Debt for large, listed companies debt didn’t increase significantly it says. Much smaller companies were more heavily impacted. Companies’ cash holdings rose by £152bn, or 29%, since the end of 2019.

Rate swivel?

It’s less clear how far UK rates will rise. In contrast to the Fed, which last night indicated it could hike rates close to 3% next year, the MPC is more worried about downside risks to growth and inflation says Paul Dales, chief UK economist at Capital Economics.

“In other words, the MPC appears less convinced now than it was in February that rates need to rise very far. It may be that the Bank raises rates to 1.00% or 1.25% and then stops due to fears that it will go too far and cause a recession.”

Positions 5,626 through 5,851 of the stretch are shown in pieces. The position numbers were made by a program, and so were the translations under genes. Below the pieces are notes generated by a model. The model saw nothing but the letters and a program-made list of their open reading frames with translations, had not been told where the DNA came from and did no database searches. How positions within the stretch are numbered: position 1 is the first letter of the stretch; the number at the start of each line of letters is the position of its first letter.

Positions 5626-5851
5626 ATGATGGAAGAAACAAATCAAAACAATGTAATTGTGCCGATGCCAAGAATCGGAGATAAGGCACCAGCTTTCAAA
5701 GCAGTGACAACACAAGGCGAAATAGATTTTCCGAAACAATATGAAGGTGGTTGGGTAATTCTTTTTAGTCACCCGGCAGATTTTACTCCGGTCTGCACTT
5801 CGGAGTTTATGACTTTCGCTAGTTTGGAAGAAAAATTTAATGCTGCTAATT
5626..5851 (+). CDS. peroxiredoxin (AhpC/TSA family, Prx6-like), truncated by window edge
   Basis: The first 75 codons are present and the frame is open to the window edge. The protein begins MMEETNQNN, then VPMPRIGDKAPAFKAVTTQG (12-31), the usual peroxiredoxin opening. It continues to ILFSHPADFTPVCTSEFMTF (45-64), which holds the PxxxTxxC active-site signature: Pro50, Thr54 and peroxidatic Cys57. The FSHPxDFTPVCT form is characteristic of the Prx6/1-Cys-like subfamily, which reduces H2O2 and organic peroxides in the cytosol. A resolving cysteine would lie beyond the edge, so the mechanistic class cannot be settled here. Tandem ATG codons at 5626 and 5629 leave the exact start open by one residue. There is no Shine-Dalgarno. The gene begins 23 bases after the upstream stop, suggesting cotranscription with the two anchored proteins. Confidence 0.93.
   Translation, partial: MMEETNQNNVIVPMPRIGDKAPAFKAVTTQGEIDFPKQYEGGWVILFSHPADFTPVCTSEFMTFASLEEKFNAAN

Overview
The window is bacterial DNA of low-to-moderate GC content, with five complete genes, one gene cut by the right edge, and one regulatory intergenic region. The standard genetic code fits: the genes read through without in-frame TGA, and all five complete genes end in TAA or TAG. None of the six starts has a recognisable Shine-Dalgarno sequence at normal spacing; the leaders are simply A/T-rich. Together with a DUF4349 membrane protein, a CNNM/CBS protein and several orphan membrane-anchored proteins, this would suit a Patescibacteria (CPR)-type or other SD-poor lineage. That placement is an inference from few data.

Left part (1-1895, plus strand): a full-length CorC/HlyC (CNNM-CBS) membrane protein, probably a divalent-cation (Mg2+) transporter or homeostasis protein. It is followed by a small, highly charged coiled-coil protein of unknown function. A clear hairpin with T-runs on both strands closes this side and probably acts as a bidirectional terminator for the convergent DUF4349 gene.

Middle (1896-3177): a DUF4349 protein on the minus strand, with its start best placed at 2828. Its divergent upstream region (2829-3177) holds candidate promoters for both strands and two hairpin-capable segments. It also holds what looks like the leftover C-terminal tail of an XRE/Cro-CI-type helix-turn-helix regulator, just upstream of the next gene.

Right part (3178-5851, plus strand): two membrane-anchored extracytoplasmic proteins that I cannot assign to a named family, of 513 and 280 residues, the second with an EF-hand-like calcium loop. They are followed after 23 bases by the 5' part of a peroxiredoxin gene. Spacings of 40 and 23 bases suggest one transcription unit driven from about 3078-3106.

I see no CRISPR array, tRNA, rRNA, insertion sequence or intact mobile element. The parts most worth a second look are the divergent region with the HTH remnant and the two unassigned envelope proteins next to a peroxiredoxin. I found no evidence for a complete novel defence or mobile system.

Break-up risk

Investment director at AJ Bell, Russ Mould, thinks future UK interest rate rises may be limited also. 

“My guess – and it is a guess – is that the Bank of England won’t get too far with rates before something breaks  – economy or markets – and it will back off and leave us to take our chances with inflation.” 

He cites the US Federal Reserve’s experience in 2017-19 before the economy slowed “and the repo rate [debt repurchase agreements for cash] began to surge”. Result? The financial plumbing got totally clogged up. 

Elsewhere? Yesterday’s Bank of England guidance still expects modest further tightening said Deutsche Bank this morning, “albeit with risks around that path being much more two-sided than they previously were”.